Fabry disease update: Cardiac findings and recent screening studies
In Fabry disease (FD), an X-linked lysosomal storage disorder, widespread tissue accumulation of globotriaosylceramide (Gb3) causes multisystem damage. Although rare, screening studies in neonates and hypertrophic cardiomyopathy patients suggest that its prevalence is higher than previously estimated. At a Sanofi Genzyme-sponsored symposium in Hong Kong, Professor Gavin Oudit from the Mazankowski Alberta Heart Institute, University of Alberta, Edmonton, Canada, and Professor Alex Lee from the Chinese University of Hong Kong discussed cardiac findings in FD and recent screening studies.
Fabry disease: A multisystem disorder with important cardiac changes
FD is caused by mutations of the X-linked α-galatosidase A (GLA) gene, resulting in deficiencies of the lysosomal enzyme α-galactosidase A (α-GAL A). This disrupts glycosphingolipid metabolism and leads to widespread intracellular accumulation of Gb3, particularly in the heart, kidney, brain, peripheral nerves, gastrointestinal (GI) tract, and the skin. [J Am Coll Cardiol 2016;68:1037-1050]
“There are variable phenotypes and a spectrum of presentations of FD,” explained Oudit. “The type 1, or ‘classic’, phenotype results from mutations encoding little or no α-GAL A activity. The type 2, or ‘variant’, phenotype has mutations encoding residual α-GAL A activity, so there is less Gb3 accumulation.”
Affected type 1 males may suffer acroparesthesia, hypohidrosis, GI symptoms, skin angiokeratomas and corneal dystrophy in childhood, progressing in adulthood to multisystem disorder culminating in renal failure, hypertrophic cardiomyopathy (HCM) and cerebrovascular disease. In the type 2 phenotype, seen in males and females, patients may present with cardiac or renal disease at 20–60 years of age. FD is associated with a median reduction in life expectancy of 20 years in males and 15 years in females. [J Med Genet 2001;38:750-780; J Med Genet 2001;38:700-775]
There is a median diagnostic delay of 15 years in males and 18 years in females from onset of symptoms. [Mol Genet Metab 2008;93:112-128] “The delay in diagnosis is due to the relative rarity of FD and the involvement of multiple systems,” noted Oudit.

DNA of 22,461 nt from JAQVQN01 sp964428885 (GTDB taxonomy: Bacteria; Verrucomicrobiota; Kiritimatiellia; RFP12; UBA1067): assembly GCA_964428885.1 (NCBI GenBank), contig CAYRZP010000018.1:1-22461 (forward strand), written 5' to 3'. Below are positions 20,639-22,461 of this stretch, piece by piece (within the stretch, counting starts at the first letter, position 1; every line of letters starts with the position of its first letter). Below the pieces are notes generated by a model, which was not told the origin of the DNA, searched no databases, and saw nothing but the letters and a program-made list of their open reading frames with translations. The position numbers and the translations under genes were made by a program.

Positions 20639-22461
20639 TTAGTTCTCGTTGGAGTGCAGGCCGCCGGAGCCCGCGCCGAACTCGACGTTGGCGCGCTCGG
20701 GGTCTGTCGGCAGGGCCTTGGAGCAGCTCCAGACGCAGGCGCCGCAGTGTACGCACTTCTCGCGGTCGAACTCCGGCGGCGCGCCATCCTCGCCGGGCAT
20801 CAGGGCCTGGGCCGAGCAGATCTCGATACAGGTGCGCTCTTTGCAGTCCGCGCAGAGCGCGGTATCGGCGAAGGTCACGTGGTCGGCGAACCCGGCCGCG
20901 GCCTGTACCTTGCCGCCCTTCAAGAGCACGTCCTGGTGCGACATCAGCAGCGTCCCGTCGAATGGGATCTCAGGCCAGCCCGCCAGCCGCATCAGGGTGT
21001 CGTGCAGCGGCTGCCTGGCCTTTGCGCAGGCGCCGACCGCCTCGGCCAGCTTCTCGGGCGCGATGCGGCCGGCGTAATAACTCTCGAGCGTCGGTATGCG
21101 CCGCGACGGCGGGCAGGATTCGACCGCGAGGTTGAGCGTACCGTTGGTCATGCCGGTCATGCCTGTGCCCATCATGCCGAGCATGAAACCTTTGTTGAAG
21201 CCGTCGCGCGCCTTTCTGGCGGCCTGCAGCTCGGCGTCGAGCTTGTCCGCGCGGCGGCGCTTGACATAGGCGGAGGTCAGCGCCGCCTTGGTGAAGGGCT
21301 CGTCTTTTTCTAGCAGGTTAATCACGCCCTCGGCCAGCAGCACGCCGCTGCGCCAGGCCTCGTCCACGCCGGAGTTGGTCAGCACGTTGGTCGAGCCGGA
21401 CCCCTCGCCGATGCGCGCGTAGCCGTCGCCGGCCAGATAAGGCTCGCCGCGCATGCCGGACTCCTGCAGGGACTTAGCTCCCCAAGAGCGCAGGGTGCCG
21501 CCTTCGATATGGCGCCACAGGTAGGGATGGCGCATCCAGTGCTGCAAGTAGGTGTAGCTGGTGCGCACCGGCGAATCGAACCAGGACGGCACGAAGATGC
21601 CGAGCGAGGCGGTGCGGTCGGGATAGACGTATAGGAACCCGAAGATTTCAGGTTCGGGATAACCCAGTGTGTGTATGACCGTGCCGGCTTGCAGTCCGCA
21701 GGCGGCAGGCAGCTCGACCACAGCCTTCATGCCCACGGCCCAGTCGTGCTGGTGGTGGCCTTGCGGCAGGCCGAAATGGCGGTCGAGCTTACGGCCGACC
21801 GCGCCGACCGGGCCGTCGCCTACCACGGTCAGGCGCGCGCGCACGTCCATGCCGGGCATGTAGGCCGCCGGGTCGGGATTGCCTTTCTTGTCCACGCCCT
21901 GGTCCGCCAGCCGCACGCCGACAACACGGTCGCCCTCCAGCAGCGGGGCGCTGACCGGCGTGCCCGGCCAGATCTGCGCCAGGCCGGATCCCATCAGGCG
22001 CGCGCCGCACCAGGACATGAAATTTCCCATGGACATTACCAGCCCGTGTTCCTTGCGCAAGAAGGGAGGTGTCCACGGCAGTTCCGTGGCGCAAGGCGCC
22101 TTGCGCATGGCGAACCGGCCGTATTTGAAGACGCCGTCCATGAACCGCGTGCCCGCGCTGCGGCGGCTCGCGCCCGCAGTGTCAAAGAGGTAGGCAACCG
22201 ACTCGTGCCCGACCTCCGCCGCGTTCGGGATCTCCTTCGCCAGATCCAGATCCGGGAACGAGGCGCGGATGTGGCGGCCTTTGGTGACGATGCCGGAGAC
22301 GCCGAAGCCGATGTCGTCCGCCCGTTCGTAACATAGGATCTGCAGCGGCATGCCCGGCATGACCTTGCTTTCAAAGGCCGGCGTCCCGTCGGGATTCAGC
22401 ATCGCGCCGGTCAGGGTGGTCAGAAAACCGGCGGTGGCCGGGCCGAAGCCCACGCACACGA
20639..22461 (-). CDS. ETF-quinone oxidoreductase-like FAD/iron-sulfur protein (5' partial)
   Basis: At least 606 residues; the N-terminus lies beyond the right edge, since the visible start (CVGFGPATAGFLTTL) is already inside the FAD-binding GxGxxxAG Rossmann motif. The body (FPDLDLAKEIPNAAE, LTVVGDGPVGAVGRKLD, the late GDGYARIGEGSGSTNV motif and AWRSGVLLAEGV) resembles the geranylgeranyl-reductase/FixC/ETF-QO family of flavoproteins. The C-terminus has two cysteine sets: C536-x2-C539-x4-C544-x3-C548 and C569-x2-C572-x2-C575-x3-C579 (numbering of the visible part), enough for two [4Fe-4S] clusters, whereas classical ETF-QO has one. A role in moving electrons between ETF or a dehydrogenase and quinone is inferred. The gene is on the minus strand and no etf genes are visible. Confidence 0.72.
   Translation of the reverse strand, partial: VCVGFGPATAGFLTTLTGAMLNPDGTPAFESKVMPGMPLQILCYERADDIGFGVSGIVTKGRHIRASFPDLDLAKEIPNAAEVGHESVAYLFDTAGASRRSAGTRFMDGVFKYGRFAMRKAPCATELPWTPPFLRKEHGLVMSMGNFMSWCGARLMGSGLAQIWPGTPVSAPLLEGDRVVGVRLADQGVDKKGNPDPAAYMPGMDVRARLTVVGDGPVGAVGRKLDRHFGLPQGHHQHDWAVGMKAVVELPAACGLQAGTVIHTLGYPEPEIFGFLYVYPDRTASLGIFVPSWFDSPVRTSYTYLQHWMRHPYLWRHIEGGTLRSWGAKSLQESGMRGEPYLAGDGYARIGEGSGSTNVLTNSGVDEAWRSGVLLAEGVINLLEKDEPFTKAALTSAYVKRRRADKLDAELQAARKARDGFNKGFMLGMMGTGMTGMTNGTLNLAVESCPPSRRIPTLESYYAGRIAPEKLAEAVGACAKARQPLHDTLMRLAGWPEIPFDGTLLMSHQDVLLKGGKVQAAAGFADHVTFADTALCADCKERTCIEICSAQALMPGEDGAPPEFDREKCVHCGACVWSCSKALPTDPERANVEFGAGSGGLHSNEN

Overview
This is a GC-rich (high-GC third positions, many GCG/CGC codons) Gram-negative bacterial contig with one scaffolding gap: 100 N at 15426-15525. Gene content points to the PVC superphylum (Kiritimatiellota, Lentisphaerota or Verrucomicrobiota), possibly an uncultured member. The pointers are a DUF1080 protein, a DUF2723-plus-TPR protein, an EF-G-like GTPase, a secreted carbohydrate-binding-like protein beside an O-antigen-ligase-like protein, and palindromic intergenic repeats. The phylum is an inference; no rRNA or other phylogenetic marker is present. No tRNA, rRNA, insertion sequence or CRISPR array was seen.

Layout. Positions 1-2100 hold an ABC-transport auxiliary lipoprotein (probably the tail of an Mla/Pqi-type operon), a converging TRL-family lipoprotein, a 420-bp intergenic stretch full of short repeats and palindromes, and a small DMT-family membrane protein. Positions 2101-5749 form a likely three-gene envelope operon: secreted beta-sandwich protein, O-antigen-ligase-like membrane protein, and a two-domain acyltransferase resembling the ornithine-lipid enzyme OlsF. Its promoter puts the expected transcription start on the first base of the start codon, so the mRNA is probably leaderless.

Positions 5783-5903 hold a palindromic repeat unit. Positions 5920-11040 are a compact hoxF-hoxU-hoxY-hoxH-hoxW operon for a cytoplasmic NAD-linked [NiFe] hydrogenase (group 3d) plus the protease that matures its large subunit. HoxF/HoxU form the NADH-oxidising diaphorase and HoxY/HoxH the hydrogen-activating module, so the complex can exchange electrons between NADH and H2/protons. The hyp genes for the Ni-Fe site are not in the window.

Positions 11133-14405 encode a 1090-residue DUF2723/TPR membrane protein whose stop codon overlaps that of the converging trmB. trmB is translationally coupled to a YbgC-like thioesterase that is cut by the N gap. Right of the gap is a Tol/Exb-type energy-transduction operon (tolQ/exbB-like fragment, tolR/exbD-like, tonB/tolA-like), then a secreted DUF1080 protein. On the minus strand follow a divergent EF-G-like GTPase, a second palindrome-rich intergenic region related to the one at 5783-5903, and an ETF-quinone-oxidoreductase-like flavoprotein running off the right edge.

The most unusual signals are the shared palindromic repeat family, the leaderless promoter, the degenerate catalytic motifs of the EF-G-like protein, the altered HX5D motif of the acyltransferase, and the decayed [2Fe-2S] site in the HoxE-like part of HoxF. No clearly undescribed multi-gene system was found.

Cardiac manifestations of FD can appear from adolescence onwards due to Gb3 accumulation in cardiac cells, leading to cellular hypertrophy, fibrosis and narrowing of the cardiac vascular bed. This results in electrophysiological, microvascular and structural problems in the heart. Clinical findings include left ventricular hypertrophy (LVH), diastolic dysfunction, arrhythmias, impaired exercise capacity, angina, myocardial infarction, valvular insufficiency, lymphoedema, and thrombosis. FD patients may progress to heart failure (HF), malignant arrhythmia and cardiac death. [Genet Med 2009;11:790-796; Am J Cardiol 2005;96:842-846; Acta Paediatr Supp 2002;91:15-20; Int J Cardiol 2008;130:367-373; J Am Coll Cardiol 2001;57:1093-1099; Nephrol Dial Transplant 2006;21:345-354]
LVH is a key feature of FD reported in up to 50 percent of male and one-third of female patients. It is progressive and mostly concentric. LV contractility and diastolic function deteriorate in FD patients, with reduced ejection fraction and congestive HF seen in advanced stages. [Int J Cardiol 2008;130:367-373; JIMD Rep 2013;11:53-64; Acta Paediatr Suppl 2002;91:15-20]
FD prevalence higher than expected
FD is found in all racial groups, with an estimated incidence of 1 in 40,000 men and 1 in 20,000 women. [Inherit Dis 2001;3733-3774; J Genet Couns 2008;17:79-83; Tidsskr Nor Laegeforen 2005;125:1004-1006] The disease is probably underrecognized due to the nonspecific nature of early symptoms, heterogeneous phenotypes, and lack of disease awareness among clinicians. [Orphanet J Rare Dis 2010;5:30]
FD is often misdiagnosed as idiopathic HCM. Studies in HCM patients have reported incidence rates of FD of 4–12 percent. [Circulation 2002;105:1407-1411; Circulation 2004; 110:1047-1053; Circ Cardiovasc Genetics 2017;10: e001639] In a 10-year prospective, multicenter study, expanded screening in patients enrolled from multidisciplinary clinical settings found that of 2,034 probands, 37 (1.8 percent) were carriers of GLA mutations, and cascade family screening identified 60 affected relatives. [J Am Coll Cardiol 2016;68:1037-1050]
Furthermore, four large-scale neonatal epidemiological studies in Japan, Austria, Taiwan and Italy showed that the incidence rates of α-GAL A deficiency and genetically-confirmed FD are much higher than previous estimates. [Heart Fail Rev 2015;20:179-191; Lancet 2012;379:335-341; Circ Cardiovasc Genetics 2009;2:450-456]
“Overall, FD gene mutations were found in approximately 1 in 3,000 neonates,” said Oudit. Notably, in the Taiwanese study, 82 percent of mutations were the cardiac variant Fabry mutation IVS4+919G>A. Cardiac variant FD has manifestations primarily in the heart and can mimic idiopathic HCM. [Circ Cardiovasc Genetics 2009;2:450-456]